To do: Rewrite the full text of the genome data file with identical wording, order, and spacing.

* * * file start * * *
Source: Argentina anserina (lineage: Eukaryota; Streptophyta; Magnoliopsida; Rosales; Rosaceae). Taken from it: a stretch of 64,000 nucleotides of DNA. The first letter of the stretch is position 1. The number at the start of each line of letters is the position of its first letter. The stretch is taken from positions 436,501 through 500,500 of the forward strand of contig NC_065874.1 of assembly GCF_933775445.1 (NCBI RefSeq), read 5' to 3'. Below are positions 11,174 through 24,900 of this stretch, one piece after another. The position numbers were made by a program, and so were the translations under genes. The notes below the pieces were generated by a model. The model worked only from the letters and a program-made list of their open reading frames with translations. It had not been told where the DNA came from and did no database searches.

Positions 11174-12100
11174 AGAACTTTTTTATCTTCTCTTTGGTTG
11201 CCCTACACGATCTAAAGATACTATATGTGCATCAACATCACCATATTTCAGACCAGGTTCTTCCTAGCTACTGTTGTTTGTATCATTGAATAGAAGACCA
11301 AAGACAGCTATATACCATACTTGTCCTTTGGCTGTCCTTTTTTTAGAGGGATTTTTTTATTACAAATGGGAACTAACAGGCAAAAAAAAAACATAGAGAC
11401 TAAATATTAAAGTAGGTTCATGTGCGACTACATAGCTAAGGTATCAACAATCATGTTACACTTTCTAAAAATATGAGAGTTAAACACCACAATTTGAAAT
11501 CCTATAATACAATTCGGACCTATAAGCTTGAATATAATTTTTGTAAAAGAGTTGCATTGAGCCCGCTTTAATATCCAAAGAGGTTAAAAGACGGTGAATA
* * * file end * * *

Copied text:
Source: Argentina anserina (lineage: Eukaryota; Streptophyta; Magnoliopsida; Rosales; Rosaceae). Taken from it: a stretch of 64,000 nucleotides of DNA. The first letter of the stretch is position 1. The number at the start of each line of letters is the position of its first letter. The stretch is taken from positions 436,501 through 500,500 of the forward strand of contig NC_065874.1 of assembly GCF_933775445.1 (NCBI RefSeq), read 5' to 3'. Below are positions 11,174 through 24,900 of this stretch, one piece after another. The position numbers were made by a program, and so were the translations under genes. The notes below the pieces were generated by a model. The model worked only from the letters and a program-made list of their open reading frames with translations. It had not been told where the DNA came from and did no database searches.

Positions 11174-12100
11174 AGAACTTTTTTATCTTCTCTTTGGTTG
11201 CCCTACACGATCTAAAGATACTATATGTGCATCAACATCACCATATTTCAGACCAGGTTCTTCCTAGCTACTGTTGTTTGTATCATTGAATAGAAGACCA
11301 AAGACAGCTATATACCATACTTGTCCTTTGGCTGTCCTTTTTTTAGAGGGATTTTTTTATTACAAATGGGAACTAACAGGCAAAAAAAAAACATAGAGAC
11401 TAAATATTAAAGTAGGTTCATGTGCGACTACATAGCTAAGGTATCAACAATCATGTTACACTTTCTAAAAATATGAGAGTTAAACACCACAATTTGAAAT
11501 CCTATAATACAATTCGGACCTATAAGCTTGAATATAATTTTTGTAAAAGAGTTGCATTGAGCCCGCTTTAATATCCAAAGAGGTTAAAAGACGGTGAATA